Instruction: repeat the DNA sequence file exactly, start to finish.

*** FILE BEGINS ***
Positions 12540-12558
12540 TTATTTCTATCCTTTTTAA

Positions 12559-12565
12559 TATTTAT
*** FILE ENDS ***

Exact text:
Positions 12540-12558
12540 TTATTTCTATCCTTTTTAA

Positions 12559-12565
12559 TATTTAT